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Evidence-Based Complementary and Alternative Medicine
Volume 2019, Article ID 5421528, 9 pages
https://doi.org/10.1155/2019/5421528
Research Article

The Antioxidative Action of ZTP by Increasing Nrf2/ARE Signal Pathway

1School of Life Science, Beijing Institute of Technology, Beijing 100081, China
2College of Life Sciences & Research Center for Resource Peptide Drugs, Shaanxi Engineering & Technological Research Center for Conversation & Utilization of Regional Biological Resources, Yanan University, Yanan 716000, China
3China Resources Sanjiu Medical & Pharmaceutical Co., Ltd. Shenzhen 518110, China

Correspondence should be addressed to Nuomin Li; moc.anis@70mnl2002yelrihs and Hong Qing; nc.ude.tib@gniqh

Received 29 September 2018; Revised 25 January 2019; Accepted 17 February 2019; Published 10 March 2019

Academic Editor: Abir El-Alfy

Copyright © 2019 Liang Yang et al. This is an open access article distributed under the Creative Commons Attribution License, which permits unrestricted use, distribution, and reproduction in any medium, provided the original work is properly cited.

Abstract

So far, more than 25,000 brain diseases have been shown to be related to oxidative stress. Excessive free radicals and reactive oxygen species (ROS) can attack cells resulting in dysfunctional proteins, lipids, and nucleic acid, finally leading to imbalance of energy metabolism, cell death, gene mutation, and immune reaction. Therefore oxidative stress plays an important role in neuronal diseases. As a traditional Chinese medicine, Zhengtian Pill (ZTP) was reported to have the ability to reduce the blood viscosity of migraine model rats, with increased beta-endorphin, serotonin, adrenaline, and dopamine in brain tissue. Moreover ZTP can effectively accelerate blood circulation and attenuate blood coagulation. However, the molecular mechanisms of ZPT are still unclear. Through the behavioral test we found that ZTP can significantly improve depression-like behavior induced by LPS when rat was treated with ZTP (L 0.17 g/kg, M 0.34 g/kg, and H 0.7 g/kg) intraperitoneal injection once a day for 30 consecutive days. And ZTP can resist oxidative stress (>72 h) for a longer time. And ZTP can promote the levels of ATP and SOD and reduce the levels of ROS and MDA in the brain. At the same time, ZTP can have antioxidant stress through increasing the expression level of Nrf2/HO-1/P38. These results show that ZTP may be a potential antioxidant stress drug for variety of diseases associated with oxidative stress injury.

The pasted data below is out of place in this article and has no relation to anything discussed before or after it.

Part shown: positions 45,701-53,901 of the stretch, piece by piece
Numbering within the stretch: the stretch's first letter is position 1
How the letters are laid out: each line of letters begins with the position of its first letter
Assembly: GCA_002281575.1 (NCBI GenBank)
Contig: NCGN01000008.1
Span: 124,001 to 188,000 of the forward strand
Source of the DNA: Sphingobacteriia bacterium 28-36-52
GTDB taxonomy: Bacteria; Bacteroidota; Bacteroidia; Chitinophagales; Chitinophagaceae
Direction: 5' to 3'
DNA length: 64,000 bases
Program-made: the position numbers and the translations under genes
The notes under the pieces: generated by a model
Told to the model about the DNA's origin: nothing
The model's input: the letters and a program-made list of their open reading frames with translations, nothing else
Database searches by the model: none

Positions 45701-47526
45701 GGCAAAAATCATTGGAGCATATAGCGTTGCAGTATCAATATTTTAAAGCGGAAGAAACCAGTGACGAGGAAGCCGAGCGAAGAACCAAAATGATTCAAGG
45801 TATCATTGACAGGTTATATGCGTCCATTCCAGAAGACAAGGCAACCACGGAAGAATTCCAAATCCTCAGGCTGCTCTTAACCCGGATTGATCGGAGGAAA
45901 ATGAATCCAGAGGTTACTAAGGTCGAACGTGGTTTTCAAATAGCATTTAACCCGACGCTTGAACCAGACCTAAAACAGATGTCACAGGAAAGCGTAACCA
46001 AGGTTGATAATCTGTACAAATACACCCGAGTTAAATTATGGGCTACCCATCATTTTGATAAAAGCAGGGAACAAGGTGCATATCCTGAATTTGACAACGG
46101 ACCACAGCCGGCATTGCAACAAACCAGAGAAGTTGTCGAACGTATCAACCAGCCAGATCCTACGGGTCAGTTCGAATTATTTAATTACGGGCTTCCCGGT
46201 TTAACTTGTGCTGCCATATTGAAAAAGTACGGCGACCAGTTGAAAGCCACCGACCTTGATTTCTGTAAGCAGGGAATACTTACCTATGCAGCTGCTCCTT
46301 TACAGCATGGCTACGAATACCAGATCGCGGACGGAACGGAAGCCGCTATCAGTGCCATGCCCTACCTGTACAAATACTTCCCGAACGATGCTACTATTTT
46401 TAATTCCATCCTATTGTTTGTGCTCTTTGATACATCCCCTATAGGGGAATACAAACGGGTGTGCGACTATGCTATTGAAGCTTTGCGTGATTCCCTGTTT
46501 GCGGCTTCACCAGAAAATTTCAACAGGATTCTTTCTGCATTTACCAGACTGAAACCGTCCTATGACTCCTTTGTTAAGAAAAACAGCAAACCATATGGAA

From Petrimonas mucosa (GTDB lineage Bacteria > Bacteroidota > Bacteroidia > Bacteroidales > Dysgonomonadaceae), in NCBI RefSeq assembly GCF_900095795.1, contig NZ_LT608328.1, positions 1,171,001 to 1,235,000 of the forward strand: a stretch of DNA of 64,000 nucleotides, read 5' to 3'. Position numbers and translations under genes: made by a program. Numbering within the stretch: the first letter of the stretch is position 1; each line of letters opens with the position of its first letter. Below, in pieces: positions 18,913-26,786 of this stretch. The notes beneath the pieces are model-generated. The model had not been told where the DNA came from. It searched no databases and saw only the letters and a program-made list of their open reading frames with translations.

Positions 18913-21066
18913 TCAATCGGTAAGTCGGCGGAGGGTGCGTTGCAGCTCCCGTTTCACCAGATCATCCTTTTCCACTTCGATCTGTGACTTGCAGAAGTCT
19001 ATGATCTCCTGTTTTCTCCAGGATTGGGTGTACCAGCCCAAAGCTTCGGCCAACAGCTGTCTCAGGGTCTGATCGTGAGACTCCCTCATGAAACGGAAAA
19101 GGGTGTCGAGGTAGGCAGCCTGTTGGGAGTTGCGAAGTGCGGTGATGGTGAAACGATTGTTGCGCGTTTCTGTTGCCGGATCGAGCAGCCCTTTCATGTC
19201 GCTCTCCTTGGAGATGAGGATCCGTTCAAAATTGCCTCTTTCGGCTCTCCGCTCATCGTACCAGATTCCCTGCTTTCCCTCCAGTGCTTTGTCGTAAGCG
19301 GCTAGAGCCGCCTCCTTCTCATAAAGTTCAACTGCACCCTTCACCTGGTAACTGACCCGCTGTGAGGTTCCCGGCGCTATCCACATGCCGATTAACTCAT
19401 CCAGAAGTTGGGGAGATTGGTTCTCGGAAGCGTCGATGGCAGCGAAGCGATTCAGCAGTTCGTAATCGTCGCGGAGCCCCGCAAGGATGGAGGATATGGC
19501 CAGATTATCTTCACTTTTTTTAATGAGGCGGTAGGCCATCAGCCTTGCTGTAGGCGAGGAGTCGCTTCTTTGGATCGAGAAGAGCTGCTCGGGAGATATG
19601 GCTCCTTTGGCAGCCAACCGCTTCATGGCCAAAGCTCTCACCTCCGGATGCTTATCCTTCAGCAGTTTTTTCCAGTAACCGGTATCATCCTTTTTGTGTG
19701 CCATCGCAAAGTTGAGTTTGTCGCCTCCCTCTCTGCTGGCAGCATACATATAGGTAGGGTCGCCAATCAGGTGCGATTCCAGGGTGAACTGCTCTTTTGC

1. Introduction

Oxidative stress has been known for more than 30 years. More than 25,000 brain diseases have currently been shown to be related to oxidative stress. Oxidative stress mainly includes the imbalance between the oxidation and the antioxidant systems in cells and tissues, resulting in excessive free radicals and reactive oxygen species (ROS). ROS are considered to be the main toxic substance produced by aerobic metabolism [1]. Excess ROS products can attack cells to produce dysfunctional proteins, lipids, and nucleic acids, which can lead to a loss of metabolism energy, the alteration of cell signaling and cell cycle, gene mutations, changes in cellular transport, a decrease of the overall biological activity, or the activation of inflammation [2, 3]. Studies have shown that oxidative stress is associated with different kinds of diseases. Researchers have reported that ROS can enhance oxidative stress and inflammation, thereby damaging insulin sensitivity in diabetes [4, 5]. At the same time oxidative stress plays an important role in the development of diabetic complications, including microvascular and diabetic cardiovascular related diseases [6]. In the pathological study of stroke, it is found that oxidative damage associated with ischemia is a major cause of tissue necrosis [7]. Increased levels of oxidative stress aggravate metabolic syndrome in obese patients [8]. Recently, researchers have found that ROS is the key factor for chronic neurodegenerative diseases that cause age-related vision loss [9]. Abnormal expression of oxidative stress can lead to schizophrenia [10]. Oxidative stress and inflammation associated with many diseases can promote each other in pathological processes [11]. Also, oxidative stress can lead to neurodegenerative disorders such as Parkinson and Alzheimer's disease [6, 1214].